This article tries to look beyond what I call the spatial forgeries of racial capitalism in early 20th century Durban, South Africa, a set of renditions of the ocean and the city, to make sense of quite a surprising and relatively unremarked set of events. I trace three moves through which Indian indentured labour was ‘shoaled’ on South Africa’s racial shores, the way mixed Black populations in the urban periphery and interstices ‘built’ marginal and interstitial infrastructure to support their communal survival, and the way they literally ‘rooted’ themselves in place in ways that make Durban distinctive as an 'Indian' city on African shores, in partial complicity with a deepening landscape of racial segregation.
Drawing upon art installations in Brooklyn, NY, White Shoes (2012–2016), and Oakland, CA, House/Full of BlackWomen (2015–present), we find that in both installations, Black women artists perform hauntings, threading geographies of race, sex, and speculation across past and present. We observe how these installations operate through spectacle, embodiment, and temporal disjuncture, illuminating how Black life and labor have been central to the construction of property and urban space in the United States.
This article gives ethnographic form to Fanon’s warning that in the colonial world, “zombies are more terrifying than settlers,” by analyzing how racial mythologies produce spatial classifications of Black urban communities as unruly places and how Black individuals challenge their wretched condition by embracing a “program of complete disorder.” To do so, the article analyzes the short(ened) life of Paco, a young Black man under house arrest whose retaliatory violence against, and territorial dispute with, the police is an entry point for exploring resistance to urban coloniality in Santiago de Cali/Colombia.
This article uses Black liberation theology (BLIBT) as a framework to theorize “the spirit” in the alternative food and sustainable agriculture movement.
Our roundtable was conceptualized around an open question about Black feminism’s relation to “settler colonialism,” a term that is understood as a critical framework, categorical description, and/or narrative genre.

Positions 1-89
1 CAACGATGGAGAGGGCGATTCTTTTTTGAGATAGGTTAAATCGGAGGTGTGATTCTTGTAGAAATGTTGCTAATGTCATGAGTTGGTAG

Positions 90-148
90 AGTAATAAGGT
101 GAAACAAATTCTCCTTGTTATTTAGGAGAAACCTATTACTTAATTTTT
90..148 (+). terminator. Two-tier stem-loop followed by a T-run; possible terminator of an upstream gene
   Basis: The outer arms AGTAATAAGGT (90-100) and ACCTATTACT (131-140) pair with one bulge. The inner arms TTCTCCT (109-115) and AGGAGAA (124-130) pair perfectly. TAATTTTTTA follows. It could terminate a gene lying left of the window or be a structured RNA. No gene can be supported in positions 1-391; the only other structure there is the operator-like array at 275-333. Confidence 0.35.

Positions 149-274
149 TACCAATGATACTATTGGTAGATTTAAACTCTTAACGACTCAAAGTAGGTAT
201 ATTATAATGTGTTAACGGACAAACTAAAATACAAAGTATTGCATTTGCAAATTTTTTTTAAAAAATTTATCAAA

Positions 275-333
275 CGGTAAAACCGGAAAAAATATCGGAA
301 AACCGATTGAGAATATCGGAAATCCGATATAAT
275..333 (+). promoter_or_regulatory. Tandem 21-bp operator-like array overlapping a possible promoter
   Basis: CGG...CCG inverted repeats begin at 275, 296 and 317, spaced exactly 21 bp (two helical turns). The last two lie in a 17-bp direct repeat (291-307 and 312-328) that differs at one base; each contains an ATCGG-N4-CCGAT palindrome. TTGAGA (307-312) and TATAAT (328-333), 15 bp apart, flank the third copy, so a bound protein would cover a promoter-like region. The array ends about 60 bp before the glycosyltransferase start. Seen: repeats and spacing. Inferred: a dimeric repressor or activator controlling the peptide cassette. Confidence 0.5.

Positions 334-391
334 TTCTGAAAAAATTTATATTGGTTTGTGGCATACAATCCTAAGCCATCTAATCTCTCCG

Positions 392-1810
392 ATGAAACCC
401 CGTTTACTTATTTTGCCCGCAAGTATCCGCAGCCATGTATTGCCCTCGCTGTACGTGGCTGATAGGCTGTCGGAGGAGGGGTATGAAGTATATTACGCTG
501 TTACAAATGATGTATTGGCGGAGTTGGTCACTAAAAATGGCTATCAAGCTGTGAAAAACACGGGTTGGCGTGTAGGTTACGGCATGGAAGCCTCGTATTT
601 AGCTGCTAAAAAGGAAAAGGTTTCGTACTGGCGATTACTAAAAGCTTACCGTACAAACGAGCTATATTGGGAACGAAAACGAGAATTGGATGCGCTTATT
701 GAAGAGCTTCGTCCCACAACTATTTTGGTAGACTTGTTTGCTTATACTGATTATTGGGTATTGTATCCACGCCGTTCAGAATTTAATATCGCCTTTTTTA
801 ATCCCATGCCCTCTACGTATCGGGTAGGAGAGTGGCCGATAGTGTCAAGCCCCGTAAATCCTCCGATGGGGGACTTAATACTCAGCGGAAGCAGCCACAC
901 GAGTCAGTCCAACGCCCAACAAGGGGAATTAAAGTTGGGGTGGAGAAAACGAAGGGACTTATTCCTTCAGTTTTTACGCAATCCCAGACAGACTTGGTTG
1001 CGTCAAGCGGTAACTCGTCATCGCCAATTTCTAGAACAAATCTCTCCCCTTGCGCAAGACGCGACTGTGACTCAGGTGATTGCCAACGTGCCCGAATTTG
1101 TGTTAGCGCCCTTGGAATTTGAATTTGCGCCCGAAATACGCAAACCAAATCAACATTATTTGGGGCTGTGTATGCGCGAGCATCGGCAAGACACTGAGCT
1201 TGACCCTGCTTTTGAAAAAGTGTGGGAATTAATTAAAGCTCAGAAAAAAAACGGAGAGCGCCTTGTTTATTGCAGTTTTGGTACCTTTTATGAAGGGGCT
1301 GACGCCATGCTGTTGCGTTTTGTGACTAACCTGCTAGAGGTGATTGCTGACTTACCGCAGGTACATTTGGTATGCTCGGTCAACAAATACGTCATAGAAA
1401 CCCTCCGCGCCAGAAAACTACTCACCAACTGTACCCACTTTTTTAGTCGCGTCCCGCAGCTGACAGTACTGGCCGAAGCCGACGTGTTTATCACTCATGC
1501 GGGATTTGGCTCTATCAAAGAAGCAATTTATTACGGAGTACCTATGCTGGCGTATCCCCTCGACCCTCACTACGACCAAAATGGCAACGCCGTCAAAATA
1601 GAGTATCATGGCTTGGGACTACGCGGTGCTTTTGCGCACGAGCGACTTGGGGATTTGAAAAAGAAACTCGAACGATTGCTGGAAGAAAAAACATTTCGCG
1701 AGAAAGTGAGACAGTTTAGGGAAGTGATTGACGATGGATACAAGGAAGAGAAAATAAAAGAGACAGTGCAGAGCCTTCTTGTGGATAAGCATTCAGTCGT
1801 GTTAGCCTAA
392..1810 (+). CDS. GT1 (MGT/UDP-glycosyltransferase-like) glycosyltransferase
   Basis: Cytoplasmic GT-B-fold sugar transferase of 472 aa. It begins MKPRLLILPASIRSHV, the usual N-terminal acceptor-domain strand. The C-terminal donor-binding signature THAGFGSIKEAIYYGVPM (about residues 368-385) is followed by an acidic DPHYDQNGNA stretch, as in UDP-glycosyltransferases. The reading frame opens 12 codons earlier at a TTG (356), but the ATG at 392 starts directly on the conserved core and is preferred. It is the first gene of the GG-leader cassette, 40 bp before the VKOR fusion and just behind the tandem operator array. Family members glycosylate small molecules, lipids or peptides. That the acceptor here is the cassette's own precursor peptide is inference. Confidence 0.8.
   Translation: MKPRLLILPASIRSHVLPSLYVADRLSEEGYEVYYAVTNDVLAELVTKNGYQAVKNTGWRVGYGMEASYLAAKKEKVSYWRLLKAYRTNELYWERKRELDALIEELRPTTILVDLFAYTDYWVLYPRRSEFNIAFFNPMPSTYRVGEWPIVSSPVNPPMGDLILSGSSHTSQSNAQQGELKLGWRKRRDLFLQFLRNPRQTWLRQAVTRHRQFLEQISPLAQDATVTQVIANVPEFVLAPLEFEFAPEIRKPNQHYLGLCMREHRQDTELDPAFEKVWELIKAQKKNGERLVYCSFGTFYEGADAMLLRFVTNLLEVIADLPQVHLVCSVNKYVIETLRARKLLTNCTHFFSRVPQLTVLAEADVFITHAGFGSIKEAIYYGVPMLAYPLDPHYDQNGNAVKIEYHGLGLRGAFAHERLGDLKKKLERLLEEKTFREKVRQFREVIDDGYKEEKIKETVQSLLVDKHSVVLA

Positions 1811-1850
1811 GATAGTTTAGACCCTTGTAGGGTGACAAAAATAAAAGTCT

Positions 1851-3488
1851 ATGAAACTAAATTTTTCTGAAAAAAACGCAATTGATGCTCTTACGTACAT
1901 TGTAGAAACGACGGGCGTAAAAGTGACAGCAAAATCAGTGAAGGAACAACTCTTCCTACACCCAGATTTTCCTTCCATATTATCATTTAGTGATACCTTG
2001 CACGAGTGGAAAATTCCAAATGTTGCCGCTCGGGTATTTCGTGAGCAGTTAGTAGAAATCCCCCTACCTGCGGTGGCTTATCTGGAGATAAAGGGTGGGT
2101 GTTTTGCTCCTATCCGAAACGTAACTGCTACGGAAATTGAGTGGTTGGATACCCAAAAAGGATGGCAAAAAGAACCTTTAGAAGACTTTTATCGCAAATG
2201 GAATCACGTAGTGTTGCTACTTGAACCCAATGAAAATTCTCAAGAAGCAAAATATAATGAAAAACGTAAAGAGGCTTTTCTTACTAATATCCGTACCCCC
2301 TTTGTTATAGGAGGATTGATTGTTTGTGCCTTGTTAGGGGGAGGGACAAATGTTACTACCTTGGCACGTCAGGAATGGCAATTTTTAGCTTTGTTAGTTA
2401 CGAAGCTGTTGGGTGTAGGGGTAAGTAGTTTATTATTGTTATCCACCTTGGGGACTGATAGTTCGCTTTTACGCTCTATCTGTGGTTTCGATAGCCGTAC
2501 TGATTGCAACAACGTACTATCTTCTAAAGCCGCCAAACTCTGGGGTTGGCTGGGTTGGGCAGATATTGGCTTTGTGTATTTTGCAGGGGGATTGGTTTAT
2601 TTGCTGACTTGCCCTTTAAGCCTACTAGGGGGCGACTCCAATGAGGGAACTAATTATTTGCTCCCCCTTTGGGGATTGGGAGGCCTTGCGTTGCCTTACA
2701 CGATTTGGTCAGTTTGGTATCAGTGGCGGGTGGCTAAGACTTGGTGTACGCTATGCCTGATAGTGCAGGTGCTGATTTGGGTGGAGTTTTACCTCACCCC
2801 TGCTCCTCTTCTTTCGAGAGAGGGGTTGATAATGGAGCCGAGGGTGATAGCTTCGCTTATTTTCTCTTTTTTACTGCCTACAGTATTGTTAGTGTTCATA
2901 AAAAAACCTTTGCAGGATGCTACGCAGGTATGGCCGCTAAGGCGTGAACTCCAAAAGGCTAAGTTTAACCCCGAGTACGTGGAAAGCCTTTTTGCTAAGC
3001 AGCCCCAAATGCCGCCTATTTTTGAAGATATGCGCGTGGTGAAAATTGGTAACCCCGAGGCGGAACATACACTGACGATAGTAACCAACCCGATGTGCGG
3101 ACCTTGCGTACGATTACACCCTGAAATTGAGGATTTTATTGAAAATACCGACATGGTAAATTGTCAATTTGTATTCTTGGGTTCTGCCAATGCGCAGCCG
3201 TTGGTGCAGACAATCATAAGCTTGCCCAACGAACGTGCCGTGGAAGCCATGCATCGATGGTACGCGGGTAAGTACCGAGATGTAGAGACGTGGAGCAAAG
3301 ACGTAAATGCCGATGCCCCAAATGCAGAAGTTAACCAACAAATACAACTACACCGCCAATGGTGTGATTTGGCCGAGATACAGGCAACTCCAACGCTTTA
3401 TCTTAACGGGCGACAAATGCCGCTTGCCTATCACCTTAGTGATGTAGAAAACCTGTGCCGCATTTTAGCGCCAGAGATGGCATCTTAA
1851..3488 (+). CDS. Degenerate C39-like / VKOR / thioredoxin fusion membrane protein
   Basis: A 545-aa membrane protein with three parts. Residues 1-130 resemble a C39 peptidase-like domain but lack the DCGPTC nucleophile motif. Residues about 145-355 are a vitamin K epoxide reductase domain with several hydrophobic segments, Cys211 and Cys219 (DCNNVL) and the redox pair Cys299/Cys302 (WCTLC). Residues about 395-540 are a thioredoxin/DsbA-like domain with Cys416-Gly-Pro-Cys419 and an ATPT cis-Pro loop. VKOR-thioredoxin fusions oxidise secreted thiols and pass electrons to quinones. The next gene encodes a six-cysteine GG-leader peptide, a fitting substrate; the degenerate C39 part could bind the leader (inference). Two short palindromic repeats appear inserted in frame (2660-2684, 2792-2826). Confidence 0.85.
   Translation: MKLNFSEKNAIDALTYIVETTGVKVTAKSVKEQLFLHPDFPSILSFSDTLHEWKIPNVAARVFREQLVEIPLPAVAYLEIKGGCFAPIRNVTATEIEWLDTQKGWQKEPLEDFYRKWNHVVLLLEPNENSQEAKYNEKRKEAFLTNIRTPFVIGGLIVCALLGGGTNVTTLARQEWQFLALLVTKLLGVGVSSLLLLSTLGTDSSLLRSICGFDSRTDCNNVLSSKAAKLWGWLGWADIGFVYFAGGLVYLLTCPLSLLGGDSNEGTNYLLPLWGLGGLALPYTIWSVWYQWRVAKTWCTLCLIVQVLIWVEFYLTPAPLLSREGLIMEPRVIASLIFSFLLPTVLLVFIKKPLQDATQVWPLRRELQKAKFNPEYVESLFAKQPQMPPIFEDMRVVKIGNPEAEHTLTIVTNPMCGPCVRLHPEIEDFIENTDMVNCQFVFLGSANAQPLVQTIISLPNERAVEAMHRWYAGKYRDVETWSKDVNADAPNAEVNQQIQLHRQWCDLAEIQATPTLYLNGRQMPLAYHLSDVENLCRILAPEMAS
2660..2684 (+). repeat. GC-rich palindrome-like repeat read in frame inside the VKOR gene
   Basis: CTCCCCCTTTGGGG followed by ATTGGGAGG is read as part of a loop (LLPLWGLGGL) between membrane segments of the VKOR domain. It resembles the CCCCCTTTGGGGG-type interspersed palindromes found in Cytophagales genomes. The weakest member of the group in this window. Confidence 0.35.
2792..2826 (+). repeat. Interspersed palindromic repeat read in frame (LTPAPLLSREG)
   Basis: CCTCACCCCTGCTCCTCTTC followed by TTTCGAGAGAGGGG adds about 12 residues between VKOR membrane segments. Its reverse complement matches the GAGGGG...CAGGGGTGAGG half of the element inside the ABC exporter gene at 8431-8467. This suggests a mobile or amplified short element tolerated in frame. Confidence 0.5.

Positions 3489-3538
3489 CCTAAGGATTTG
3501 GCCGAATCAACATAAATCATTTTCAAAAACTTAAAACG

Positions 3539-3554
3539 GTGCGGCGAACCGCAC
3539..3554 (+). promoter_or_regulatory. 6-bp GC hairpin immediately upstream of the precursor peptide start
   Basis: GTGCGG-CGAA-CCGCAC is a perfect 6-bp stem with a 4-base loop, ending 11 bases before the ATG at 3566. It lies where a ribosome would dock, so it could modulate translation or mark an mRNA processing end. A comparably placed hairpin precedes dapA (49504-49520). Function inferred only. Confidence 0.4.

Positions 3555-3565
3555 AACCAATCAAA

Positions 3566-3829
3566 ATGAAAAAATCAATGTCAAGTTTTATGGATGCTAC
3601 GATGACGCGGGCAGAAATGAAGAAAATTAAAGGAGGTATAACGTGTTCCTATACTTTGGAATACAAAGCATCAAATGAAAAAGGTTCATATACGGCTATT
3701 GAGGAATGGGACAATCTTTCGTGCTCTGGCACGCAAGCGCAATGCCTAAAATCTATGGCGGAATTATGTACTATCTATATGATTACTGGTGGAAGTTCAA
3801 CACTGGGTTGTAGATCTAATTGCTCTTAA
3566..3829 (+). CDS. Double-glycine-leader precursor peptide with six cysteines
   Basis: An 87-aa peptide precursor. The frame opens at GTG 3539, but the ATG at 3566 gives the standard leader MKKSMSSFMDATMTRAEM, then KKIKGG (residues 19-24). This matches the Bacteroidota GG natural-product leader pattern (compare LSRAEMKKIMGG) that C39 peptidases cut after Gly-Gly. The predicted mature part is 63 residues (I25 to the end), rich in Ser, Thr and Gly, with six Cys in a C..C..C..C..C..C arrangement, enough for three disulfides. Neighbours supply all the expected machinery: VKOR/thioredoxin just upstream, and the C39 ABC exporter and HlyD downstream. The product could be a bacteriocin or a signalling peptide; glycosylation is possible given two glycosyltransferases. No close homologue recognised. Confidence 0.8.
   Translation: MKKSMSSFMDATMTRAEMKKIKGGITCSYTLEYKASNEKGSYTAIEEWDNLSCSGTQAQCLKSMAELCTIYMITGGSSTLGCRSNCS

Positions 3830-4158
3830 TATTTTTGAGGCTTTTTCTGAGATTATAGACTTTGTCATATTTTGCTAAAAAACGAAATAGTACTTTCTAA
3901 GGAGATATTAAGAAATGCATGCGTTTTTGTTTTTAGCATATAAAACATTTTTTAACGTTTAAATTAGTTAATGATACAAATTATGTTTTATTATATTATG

Writings that critically engage the ongoing conditions of coloniality and its effects. Entries in this section may also speculate on intellectual, political and organizational tactics that work to resist coloniality, colonization and colonialism’s effects in the present.
Examines the evolving social, ecological, cultural and geopolitical impacts of energy systems and resource extraction, with particular emphasis on the spatial relationships that structure the extraction, production, distribution and consumption of energy and other natural resources and raw materials
Chronicles past, present, and potential impacts of technoscientific development on the production of space. Provides critical looks into how scientific disciplines and industries influence how we analyze, categorize, experience, interpret, navigate, and represent that which we call space.
Investigates the spatial implications of the mass production, consumption, and disposal of digital media. Core areas of study include the environmental impacts, industrial landscapes, infrastructures, political transformations, social activities, and subjectivities particular to the digital age.
Charts the role that maps and various other forms of geo-visualisation play in the production of space. Offers a critical forum for investigating older modes of cartographic representation as well as newer approaches to big data and the politics of algorithmic and other data-driven processes.
Investigates relations between policing (narrowly and broadly understood), incarceration, and the production of space and spatial knowledge. Borders, criminalized neighborhoods, detention centers, heavily securitized areas, internment camps, jails, prisons, rendition sites, and the spatial relations that they rely on and produce are explored as sites of power and subversion.